And as far as John Neville as John Churchill, he can have me twice with his boots on.

        1. Oh somebody else who loves John Standing as Sidney! I love the fact that John and Sidney when young obviously have what is supposed to be their own hair – as they get a bit older and move up in the Court, they acquire wigs, which change over the decades. (And then of course there are the Whigs!)

  7. I have to add a lovely spanish movie called “El Rey Pasmado” (aka “The Dumbfounded King”), which is based on an also quite lovely novel by Gonzalo Torrente Ballester, whose plot is basically that King Phillip IV spends the night with a prostitute and when he sees her naked, he decides that he wants to see the Queen naked too. But of course, according to the Church that is impossible because husband and wife cannot see each other naked, as it would be a sin. Conspiracies and all that abound between the people that want to help the King and the people that oppose that wish.
    There’s also a side plot in which the Count-Duke of Olivares (Phillip IV’s prime minister) and his wife are unable to conceive a child (because according to his confessor they enjoy doing the do too much) and all the things they go through to try. And of a friar that has visits of a “something” that he thinks is God.
    The costumes are designed by Javier Artiñano (Who was behind the costumes of El Escorial Conspiracy) so IMHO the quality is really good.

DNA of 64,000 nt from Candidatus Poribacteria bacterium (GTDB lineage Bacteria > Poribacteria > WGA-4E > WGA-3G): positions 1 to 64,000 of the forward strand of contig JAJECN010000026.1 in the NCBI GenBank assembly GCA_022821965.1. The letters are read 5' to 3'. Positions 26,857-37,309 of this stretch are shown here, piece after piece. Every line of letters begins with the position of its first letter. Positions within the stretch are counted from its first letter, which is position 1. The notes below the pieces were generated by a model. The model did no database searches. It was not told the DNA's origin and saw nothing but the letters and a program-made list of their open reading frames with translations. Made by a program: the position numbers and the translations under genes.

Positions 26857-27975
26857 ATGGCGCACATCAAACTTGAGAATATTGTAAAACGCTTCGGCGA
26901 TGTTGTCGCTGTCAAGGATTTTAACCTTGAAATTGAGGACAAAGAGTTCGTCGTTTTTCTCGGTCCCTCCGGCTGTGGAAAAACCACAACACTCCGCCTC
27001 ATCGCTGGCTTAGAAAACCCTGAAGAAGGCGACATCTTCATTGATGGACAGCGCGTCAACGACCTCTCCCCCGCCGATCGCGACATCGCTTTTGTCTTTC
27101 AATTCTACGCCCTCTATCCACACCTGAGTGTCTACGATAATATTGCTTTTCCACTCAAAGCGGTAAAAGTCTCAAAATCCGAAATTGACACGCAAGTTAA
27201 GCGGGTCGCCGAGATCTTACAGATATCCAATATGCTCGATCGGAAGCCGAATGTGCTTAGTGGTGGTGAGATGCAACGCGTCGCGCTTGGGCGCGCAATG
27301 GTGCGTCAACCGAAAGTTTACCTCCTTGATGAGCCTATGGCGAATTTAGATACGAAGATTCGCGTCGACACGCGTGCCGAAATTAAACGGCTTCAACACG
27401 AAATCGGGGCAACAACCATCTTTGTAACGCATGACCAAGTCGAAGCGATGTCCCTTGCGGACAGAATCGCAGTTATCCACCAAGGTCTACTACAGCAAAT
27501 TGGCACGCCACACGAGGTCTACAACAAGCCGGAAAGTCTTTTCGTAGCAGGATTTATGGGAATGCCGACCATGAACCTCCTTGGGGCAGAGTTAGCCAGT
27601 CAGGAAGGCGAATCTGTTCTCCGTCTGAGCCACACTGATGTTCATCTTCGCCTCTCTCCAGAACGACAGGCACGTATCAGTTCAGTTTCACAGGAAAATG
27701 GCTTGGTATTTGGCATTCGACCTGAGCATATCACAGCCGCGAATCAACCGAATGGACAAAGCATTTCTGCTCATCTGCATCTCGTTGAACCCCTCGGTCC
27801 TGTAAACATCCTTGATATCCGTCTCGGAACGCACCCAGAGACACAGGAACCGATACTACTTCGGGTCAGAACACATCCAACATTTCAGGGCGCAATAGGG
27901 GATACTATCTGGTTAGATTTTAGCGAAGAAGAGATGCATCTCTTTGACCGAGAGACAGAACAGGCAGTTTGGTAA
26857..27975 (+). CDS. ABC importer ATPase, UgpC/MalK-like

Also, this movie is known here among other things for the spot-on casting for both Phillip IV and the Count- Duke of Olivares

    Here’s Philip IV (Gabino Diego):


    And here’s Olivares (Javier Gurruchaga):


    (Portrait of the original for comparison: http://static.historiadeiberiavieja.com/sites/historiaiberia/files/styles/compartir_facebook/public/field/image/olivares.jpg?itok=2E_gku9O)

    And a trailer of sorts: https://www.youtube.com/watch?v=Zl0_jwHzCOY

  8. Yes, Raquel Welch sticks out like a sore thumb, but even she has kind of a weird charm. And then she dies in the second movie so problem solved.

    Isn’t that a bit cruel?

  9. Not cruel enough, Lady L. She had her own costumes made by her boyfriend and her hair done privately, which completely detracted from the quality of the film.
    My only quibbles with 3M/4M have to do with the firearms. Milady is carrying a 19th century “Lincoln” deringer in her muff when she could have been carrying an historically accurate wheellock pistol which wpuld have been even smaller. There are several in the Phila. Art Museum collection. The other gaffe was when Athos cranked the wheel on his pistol several times: the chain in the lock is very short and need only a quarter turn for a full “span” (which requires a separate key-shaped tool — and which is why the British refer to a wrench as a “spanner.”) And the damned things were often lost in the heat of battle, which is why they were often tied on to the user.